Abstract T P194: Targeted Lipid Profiling Discovers Plasma Markers of Acute Ischemic Stroke
BACKGROUND: The detection of tissue-specific molecules in blood plays a vital role in the diagnosis and management of acute organ injury. Previous efforts to discover plasma markers of acute ischemic stroke (AIS) have focused on proteins and nucleic acids, but low sensitivity at early time points and poor correlation with injury severity have limited these approaches. We address the hypothesis that the most abundant molecules in the brain, lipids, appear in the plasma earlier after injury and correlate with severity. We focus on a specific lipid subset, sphingolipids (SL), as this subset is highly enriched in the brain compared to plasma.
METHODS: We performed targeted lipid profiling using SL-specific extraction methods followed by HPLC-MS/MS in plasma collected after acute ischemic stroke in rodents. We validate our findings in a cohort of human patients presenting to the hospital emergently via the CODE STROKE protocol, by comparing SL levels in those ultimately diagnosed as stroke versus mimic. We construct a simple Sphingolipid Score, the summed plasma values of the top two performing SLs in the rodent stroke model, to improve the sensitivity of detection.
RESULTS: In a rodent model of AIS, plasma collected at 24 hours after the injury revealed a dramatic increase in SL levels in the stroke compared to sham animals. Of the 45 SLs identified, 40 (89%) were elevated, on average 4 fold (max 60 fold). Top two performing species were SM 36:0 and Cer 42:1. Among 14 patients presenting via the CODE STROKE protocol, 8 (57%) were female, median age was 75 (range 41-89), NIHSS 14 (range 3-22), time from symptom onset to blood draw was 388 min (range 80-66). 44% were treated with IV tPA. Final diagnosis was MCA occlusion in 7 (50%), lacunar stroke in 2 (14%), and mimic (migraine, seizure, factitious disorder, Bell’s palsy) in the remainder. In patients with acute stroke, we identify significant increases in Sphingolipid Score for all patients (4.7 vs. 1.9, p<0.05) as well as those with blood draw within three hours of symptom onset (4.6 vs. 1.9, p<0.05). Sphingolipid score correlated linearly with DWI volume over a wide range from 1.5-236 mL (r2=0.7, p<0.05).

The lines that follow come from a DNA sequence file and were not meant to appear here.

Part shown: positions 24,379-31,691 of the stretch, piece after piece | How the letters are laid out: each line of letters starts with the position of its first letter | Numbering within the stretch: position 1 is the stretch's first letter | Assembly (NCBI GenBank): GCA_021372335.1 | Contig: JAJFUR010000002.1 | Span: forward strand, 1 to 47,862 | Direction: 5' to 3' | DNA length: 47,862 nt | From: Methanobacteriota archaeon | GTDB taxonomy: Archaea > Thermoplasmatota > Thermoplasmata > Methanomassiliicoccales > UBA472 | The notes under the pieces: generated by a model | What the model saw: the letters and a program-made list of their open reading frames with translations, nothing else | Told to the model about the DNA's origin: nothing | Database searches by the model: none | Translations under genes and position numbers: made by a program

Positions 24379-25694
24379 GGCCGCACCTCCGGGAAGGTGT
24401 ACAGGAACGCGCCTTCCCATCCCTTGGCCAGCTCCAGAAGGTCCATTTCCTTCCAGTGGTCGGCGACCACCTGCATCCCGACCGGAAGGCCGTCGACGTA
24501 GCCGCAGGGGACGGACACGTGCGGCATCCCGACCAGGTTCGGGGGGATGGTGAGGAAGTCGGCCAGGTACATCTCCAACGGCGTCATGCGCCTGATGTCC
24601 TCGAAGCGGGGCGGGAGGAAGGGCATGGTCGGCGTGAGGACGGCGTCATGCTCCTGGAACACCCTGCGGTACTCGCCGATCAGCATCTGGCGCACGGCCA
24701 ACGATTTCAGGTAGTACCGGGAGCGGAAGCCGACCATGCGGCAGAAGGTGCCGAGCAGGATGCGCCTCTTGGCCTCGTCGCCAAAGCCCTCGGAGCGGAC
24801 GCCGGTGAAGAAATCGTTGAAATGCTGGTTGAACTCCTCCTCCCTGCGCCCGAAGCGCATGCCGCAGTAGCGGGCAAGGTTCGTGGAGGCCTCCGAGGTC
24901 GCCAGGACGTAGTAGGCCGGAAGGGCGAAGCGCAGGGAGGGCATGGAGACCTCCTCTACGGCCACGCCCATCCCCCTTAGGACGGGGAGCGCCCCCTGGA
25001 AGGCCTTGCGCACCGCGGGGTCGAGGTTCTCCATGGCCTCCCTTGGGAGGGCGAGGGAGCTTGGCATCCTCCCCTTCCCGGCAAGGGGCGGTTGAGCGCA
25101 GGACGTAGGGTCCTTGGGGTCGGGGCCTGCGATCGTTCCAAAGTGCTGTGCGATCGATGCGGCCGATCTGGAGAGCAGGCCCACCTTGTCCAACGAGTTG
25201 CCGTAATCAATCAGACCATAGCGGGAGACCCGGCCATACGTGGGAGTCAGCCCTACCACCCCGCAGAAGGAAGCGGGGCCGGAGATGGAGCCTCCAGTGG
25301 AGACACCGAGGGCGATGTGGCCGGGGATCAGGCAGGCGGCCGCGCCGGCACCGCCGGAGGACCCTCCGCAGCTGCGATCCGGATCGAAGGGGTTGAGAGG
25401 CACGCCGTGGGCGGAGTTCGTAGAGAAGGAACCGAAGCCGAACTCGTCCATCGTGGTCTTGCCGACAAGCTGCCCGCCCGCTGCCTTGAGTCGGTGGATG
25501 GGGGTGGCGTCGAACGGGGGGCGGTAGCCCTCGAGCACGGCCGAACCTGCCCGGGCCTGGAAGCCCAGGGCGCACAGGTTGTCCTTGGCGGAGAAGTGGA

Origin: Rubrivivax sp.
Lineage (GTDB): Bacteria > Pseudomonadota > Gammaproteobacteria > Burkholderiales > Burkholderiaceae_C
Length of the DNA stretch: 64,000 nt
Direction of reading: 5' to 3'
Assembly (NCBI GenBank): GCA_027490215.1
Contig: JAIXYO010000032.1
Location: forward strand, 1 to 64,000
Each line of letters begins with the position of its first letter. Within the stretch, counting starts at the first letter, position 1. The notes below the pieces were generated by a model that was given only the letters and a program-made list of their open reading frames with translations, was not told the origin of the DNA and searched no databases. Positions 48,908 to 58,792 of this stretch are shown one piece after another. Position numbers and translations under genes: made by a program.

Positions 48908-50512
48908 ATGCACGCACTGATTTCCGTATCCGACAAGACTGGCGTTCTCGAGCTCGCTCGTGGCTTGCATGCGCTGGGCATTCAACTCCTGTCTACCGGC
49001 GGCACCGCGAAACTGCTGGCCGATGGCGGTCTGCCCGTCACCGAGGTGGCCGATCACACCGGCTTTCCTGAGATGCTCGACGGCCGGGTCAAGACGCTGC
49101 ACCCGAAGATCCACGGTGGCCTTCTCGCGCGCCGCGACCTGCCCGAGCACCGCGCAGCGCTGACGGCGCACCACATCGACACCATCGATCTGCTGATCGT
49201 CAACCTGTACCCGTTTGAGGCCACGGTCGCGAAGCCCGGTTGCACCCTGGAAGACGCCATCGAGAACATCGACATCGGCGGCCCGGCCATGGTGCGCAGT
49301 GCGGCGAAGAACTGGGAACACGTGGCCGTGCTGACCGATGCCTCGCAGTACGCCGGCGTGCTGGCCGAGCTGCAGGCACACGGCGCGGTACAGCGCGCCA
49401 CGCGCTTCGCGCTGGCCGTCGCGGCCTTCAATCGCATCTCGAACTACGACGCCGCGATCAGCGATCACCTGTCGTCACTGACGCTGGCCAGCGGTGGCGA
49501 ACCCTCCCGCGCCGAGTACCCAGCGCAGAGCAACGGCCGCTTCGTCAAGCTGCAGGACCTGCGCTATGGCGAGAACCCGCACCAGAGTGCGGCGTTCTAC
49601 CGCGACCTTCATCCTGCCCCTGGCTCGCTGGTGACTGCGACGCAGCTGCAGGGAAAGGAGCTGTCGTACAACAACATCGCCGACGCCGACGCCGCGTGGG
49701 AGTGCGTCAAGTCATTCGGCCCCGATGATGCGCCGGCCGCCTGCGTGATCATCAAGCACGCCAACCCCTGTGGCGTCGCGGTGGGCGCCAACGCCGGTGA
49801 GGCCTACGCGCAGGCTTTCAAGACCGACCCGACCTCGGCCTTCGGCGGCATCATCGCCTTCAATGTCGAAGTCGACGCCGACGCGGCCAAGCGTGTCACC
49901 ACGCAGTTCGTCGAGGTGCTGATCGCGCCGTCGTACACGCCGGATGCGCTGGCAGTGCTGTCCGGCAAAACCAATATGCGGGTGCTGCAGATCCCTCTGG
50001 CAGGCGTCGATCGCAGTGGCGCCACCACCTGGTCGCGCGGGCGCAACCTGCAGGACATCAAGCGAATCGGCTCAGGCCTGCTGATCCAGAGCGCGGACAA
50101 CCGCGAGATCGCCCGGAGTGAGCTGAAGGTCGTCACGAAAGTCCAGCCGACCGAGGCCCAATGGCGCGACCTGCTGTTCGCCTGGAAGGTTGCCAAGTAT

CONCLUSIONS: Targeted lipid profiling may yield clinically relevant plasma markers of acute brain injury.
Author Disclosures: S. Sheth: None. A. Iavarone: None. D. Liebeskind: None. S. Won: None. R. Swanson: None.
- © 2015 by American Heart Association, Inc.